“Do as I say…not as I do!?” “Because I said so that’s why!” “I brought you into this world and I’ll take you out!” “Fix your face or I’ll give you something to cry for!”
How many of us were raised by those words and the corresponding actions attached to them? There is something to be said about good old-fashioned discipline. I certainly appreciate, of course in retrospect, my upbringing back in the days when you literally had no privacy. Everybody was in your business! Not only your parents, but also Miss Mabel down the street! Your aunties, uncles and family friends could call you out on your childhood foolishness and then expect your parents to follow-up on exacting consequences to match the corresponding bad behavior of which you were accused. There was no questioning or “fair trial.” You were guilty if Miss Mary said you were!
Back in the day there was no social media or hash tag. There was no cable television or Instagram. Video games and cellphones did not occupy the majority of your time. Social interaction was about playing outside, at the community center, or on somebody’s baseball field, basketball court or football field. We rode bikes and had to navigate social interaction with our peers and the other kids in the neighborhood. Sometimes there were day camps, vacation bible school or the occasional family vacation, but back in the day, the long hot days of summer were sometimes treacherous as we attempted to stay out of trouble. Or just outside the gaze of the adults within our community sphere that had our parent’s permission to keep us in check.
Times have indeed changed and the children these days have less and less social interaction with the members of the communities in which they live for a myriad of reasons, not the least of which is the proliferation of electronic and social media to which young people have easy access today. The 24-hour cable television industry, Netflix, computer and video games, and social media; including texting on their individual cellphones that apparently almost every young person has access to no matter their socioeconomic status.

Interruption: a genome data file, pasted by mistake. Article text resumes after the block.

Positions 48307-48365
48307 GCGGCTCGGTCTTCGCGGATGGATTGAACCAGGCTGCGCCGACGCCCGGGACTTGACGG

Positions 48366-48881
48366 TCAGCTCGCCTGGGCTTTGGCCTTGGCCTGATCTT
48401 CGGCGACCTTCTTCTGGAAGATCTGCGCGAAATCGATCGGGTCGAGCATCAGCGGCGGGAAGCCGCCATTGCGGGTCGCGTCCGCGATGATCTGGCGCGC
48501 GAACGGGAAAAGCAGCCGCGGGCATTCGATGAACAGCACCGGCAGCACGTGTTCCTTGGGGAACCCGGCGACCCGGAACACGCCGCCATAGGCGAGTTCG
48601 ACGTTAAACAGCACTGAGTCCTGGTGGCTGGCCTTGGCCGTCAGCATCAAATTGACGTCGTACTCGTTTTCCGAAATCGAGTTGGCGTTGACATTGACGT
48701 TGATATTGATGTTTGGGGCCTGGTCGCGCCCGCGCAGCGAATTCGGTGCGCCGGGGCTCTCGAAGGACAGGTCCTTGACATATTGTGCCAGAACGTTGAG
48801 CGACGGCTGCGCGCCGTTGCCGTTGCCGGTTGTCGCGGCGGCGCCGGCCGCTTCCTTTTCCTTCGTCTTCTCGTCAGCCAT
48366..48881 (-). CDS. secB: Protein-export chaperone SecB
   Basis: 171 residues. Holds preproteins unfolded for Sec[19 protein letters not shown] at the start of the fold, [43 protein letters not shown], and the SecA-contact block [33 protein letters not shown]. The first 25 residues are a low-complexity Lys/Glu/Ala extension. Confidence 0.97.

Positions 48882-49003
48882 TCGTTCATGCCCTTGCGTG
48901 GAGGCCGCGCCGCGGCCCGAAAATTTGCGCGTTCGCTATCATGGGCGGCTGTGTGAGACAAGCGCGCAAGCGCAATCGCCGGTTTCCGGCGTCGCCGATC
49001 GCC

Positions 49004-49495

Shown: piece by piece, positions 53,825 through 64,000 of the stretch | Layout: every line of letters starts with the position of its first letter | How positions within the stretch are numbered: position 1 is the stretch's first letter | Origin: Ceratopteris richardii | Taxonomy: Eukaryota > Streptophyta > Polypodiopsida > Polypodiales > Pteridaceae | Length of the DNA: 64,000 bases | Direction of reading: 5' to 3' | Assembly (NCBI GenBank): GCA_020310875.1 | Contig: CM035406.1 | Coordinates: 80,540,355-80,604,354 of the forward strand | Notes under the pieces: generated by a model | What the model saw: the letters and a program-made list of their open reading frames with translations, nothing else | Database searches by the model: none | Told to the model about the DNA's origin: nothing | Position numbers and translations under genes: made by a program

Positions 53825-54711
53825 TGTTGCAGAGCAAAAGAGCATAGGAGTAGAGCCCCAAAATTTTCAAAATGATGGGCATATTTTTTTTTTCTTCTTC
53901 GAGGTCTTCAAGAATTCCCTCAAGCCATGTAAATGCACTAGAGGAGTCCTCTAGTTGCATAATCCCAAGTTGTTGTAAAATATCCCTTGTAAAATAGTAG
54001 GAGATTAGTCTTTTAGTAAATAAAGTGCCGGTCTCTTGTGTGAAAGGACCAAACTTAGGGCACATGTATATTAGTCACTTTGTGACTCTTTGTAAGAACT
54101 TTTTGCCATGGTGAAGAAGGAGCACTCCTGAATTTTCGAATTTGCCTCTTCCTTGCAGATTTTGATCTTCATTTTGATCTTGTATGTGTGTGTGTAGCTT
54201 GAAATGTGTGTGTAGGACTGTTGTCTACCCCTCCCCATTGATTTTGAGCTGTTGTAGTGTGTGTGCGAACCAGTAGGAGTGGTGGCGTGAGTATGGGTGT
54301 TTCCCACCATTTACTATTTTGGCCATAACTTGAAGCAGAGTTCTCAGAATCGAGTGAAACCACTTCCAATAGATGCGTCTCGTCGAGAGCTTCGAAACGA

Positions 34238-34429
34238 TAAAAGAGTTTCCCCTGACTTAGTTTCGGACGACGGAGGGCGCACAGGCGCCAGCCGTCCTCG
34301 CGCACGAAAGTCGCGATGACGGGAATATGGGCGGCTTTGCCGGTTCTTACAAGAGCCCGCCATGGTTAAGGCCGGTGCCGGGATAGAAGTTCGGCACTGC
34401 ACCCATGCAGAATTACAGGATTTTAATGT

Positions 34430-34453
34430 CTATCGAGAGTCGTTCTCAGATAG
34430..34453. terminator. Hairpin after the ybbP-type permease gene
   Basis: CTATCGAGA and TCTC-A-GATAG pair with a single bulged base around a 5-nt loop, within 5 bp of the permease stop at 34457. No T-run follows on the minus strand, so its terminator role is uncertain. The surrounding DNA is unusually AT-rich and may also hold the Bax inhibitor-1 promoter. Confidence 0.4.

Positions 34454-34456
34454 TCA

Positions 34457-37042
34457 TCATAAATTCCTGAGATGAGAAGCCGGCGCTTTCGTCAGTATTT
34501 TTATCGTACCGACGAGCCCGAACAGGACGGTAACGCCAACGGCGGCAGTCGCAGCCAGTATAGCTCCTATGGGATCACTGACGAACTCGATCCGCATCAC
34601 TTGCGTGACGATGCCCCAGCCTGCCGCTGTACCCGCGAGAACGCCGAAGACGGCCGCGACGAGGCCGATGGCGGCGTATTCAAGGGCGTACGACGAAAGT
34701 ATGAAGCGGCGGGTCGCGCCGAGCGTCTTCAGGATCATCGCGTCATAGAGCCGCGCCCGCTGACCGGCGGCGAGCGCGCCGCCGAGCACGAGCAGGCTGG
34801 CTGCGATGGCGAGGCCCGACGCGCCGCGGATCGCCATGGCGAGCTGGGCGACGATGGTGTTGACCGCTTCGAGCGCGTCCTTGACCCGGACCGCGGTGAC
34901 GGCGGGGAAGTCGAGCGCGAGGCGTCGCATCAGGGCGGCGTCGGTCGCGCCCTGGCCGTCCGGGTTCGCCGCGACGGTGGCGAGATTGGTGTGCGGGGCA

This new generation is more “worldly” than we were back in the day. The fact is, due to the times in which they live they are exposed to more, whether good or bad. This exposure causes an increased level of maturity, if only due to what they have seen and experienced. Because they have the “answers” to whatever questions they want to ask through the worldwide web, it is increasingly difficult to “treat them like children.” They ask more complex and sophisticated questions because they are exposed to more complex information. Adults can no longer expect the children “to be seen and not heard” and, in fact, are creating a dangerous gulf of disconnection and distance from young people by continuing to allow the television sets, computer games, and social media outlets to raise our children without input or context.
The random slap across the face as a method of discipline can no longer go unchecked or uninterrupted in the age of Twitter and “Selfies.” Now parents, and/or guardians, can be reported to CPS or brought up on assault charges. Publicly shaming a child or young person in front of their peers or community can become a media firestorm in an instant and blow up into an event from which that young person may never recover due to Facebook and Snap Chat. Or, it can potentially fracture the trust once taken for granted between the youth and the adult. Trust, once broken, is difficult to restore and the negative consequences for our young people can be enormous. We need to wake up and recognize the world has changed and we cannot remain back in yesterday while our children are living in today. We still have a responsibility to raise them.